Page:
Since 2013, Amazon has released a batch of original TV pilots several times a year. Some of them will become full-fledged series, some not. The New York Times’ TV critics assessed the latest crop.
Michel Faber’s spiritual 2014 sci-fi novel, “The Book of Strange New Things,” did not seem like the kind of tale that could be adapted to series television. Having seen the pilot based on it, I’m still not sure it can be. But “Oasis” looks pretty while trying.
Peter Lee (Richard Madden, Robb Stark on “Game of Thrones”), a clergyman on a dying Earth, is recruited to minister on a distant planet intended to become a life raft for the wealthy. Why the space base needs a chaplain is a mystery, as are the hallucinations afflicting the crew working in this lifeless (or is it?) but stunning landscape.
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The moody, haunting first hour — more “Solaris” than “Star Wars” — only hints at the direction of the series, and its ending suggests a risky change in the novel’s premise. The idea of a space saga about faith is compelling. But seeing whether the atmosphere of “Oasis” can sustain a story will require a hyperspace leap of faith.
‘The Marvelous Mrs. Maisel’
This new offering from “Gilmore Girls” creator Amy Sherman-Palladino shares some of that show’s rhythms and mannerisms. Quick and clever dialogue, yes, and also a main character who’s quite taken by her own impish brassiness. Rachel Brosnahan (“House of Cards”) stars as Miriam Maisel, also known as Midge, living her nice-Jewish-girl Upper West Side dream in 1958. After her aspiring stand-up husband turns out to be a dud both on stage and off, Midge discovers she’s actually the one with the comedy chops. The show operates at maximum archness, and while the period setting never feels real, the moments of emotional authenticity that do break through shine beautifully and brightly.
‘The New VIP’s’
It’s hard to be raunchier than some of the stuff on Adult Swim, but “The New VIP’s” manages it. Plenty of animated shows in the ribald genre talk about genitals; not many will show a cartoon penis.
The series, from Steve Dildarian (“The Life & Times of Tim”), is a demented workplace comedy in which underlings at a vaguely defined company hatch a scheme to seize control when the boss keels over in the executive washroom. The plan involves body disposal, cosmetic surgery and Ray Liotta. It’s funny stuff if you have a high tolerance for crudeness.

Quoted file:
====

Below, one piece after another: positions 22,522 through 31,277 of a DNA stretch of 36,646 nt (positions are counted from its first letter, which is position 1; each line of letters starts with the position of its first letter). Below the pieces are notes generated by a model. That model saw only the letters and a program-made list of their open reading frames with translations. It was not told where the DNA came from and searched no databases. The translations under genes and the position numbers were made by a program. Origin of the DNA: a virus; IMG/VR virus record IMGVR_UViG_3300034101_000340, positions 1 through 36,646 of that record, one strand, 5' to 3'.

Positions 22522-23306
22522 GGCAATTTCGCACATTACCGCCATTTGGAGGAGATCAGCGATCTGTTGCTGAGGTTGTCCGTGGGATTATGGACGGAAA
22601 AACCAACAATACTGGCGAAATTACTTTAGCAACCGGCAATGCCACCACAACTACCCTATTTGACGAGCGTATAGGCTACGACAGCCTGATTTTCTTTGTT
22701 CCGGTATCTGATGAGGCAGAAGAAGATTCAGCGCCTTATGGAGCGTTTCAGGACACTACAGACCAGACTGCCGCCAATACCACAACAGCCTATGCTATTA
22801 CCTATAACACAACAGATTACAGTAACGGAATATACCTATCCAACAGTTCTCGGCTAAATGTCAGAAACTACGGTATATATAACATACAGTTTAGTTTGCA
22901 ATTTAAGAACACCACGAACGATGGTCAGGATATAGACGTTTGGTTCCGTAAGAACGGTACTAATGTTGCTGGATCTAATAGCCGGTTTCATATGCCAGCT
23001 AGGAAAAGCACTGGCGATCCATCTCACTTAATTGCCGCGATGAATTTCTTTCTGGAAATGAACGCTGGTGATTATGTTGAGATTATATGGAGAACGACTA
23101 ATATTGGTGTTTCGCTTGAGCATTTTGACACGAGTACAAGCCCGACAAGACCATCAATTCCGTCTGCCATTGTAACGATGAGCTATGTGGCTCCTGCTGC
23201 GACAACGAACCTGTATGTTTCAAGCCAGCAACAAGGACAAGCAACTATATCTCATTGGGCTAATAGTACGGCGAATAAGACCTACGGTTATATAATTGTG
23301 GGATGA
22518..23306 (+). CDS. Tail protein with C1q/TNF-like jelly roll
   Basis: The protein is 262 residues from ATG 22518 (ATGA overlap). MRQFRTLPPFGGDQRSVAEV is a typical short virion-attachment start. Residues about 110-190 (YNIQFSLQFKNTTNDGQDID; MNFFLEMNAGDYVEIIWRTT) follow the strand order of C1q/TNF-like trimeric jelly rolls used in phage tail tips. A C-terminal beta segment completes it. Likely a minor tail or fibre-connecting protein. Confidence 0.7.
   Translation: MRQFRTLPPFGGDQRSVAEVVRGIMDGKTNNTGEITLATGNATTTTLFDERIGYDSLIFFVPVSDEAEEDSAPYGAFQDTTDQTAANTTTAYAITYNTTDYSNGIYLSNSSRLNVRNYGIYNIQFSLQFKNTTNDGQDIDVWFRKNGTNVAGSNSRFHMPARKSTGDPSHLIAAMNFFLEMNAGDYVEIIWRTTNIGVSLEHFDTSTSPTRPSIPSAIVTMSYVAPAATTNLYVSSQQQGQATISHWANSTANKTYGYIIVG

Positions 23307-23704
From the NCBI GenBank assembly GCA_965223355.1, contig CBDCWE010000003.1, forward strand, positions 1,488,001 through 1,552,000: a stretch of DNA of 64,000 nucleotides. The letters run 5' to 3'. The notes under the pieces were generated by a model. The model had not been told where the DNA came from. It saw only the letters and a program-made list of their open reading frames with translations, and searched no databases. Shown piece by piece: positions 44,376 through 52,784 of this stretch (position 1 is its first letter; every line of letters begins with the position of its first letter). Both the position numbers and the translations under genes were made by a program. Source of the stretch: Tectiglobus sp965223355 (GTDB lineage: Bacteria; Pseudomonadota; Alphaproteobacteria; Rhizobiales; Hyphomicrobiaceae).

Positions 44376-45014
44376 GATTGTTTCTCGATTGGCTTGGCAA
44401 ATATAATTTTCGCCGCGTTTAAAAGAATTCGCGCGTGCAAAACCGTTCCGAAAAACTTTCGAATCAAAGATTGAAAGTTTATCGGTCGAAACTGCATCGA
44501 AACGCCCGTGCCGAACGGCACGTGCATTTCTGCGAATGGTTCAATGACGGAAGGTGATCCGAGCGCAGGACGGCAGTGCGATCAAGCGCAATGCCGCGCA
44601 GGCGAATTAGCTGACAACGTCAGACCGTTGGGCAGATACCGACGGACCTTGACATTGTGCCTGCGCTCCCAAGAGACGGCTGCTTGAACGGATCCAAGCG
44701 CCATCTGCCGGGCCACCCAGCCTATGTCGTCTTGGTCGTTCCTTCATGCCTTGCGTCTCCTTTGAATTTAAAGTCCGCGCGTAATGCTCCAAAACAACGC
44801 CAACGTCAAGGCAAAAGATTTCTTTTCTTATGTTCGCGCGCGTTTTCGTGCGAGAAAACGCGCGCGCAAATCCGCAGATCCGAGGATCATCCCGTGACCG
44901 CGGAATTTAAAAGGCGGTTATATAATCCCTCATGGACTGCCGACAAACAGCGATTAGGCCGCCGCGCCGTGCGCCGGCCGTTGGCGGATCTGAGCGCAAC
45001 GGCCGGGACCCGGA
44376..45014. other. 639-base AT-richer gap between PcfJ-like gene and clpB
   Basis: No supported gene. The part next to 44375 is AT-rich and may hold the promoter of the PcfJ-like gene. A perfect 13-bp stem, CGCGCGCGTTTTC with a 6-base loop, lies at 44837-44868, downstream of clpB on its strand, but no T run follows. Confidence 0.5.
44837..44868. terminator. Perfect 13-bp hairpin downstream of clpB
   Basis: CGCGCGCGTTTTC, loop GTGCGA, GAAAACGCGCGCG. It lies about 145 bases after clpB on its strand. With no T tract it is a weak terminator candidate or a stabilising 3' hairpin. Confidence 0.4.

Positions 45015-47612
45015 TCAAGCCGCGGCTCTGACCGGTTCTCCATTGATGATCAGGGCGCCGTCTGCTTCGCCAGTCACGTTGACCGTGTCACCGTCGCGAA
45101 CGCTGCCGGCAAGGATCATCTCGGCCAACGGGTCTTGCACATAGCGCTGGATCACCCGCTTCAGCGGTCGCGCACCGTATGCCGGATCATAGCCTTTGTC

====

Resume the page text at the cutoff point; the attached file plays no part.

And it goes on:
Terry Zwigoff’s first completed project since “Art School Confidential” in 2006 is a half-hour hit of a particularly potent strain of nostalgia.
Adapting T.C. Boyle’s 1984 novel, “Budding Prospects: A Pastoral,” Zwigoff (who directed the pilot and wrote it with his wife, Melissa Axelrod) re-creates with loving care the mid-1980s, pre-internet Mission District of San Francisco, just beginning its long trip from shabby to chic to overrun.
If “Budding Prospects” gets picked up, future episodes would take place in the Mendocino hills, where three city slackers (Joel David Moore, Adam Rose and Will Sasso) agree to spend the summer growing marijuana for a smarmy lawyer (Brett Gelman).
Would that scenario keep Zwigoff interested? It would seem to have “Bad Santa” possibilities. In the meantime, the pilot is a slight but charming Bay Area miniature that should appeal to fans of “Crumb.”
‘The Legend of Master Legend’
The sad-clown trend continues with this glum comedy — or maybe it’s an idiosyncratic tragedy? — about a man who is a superhero in his own mind. Master Legend (John Hawkes) roams Las Vegas in a homemade silver-and-black get-up that’s a cross between a suit of armor and a professional wrestler’s costume.
He rights wrongs and secures justice, or at least that’s his intent; he causes more problems than he solves. The show is based on a Rolling Stone article about the real-life phenomenon of self-appointed superheroes, a disquieting subject that makes for an off-putting show.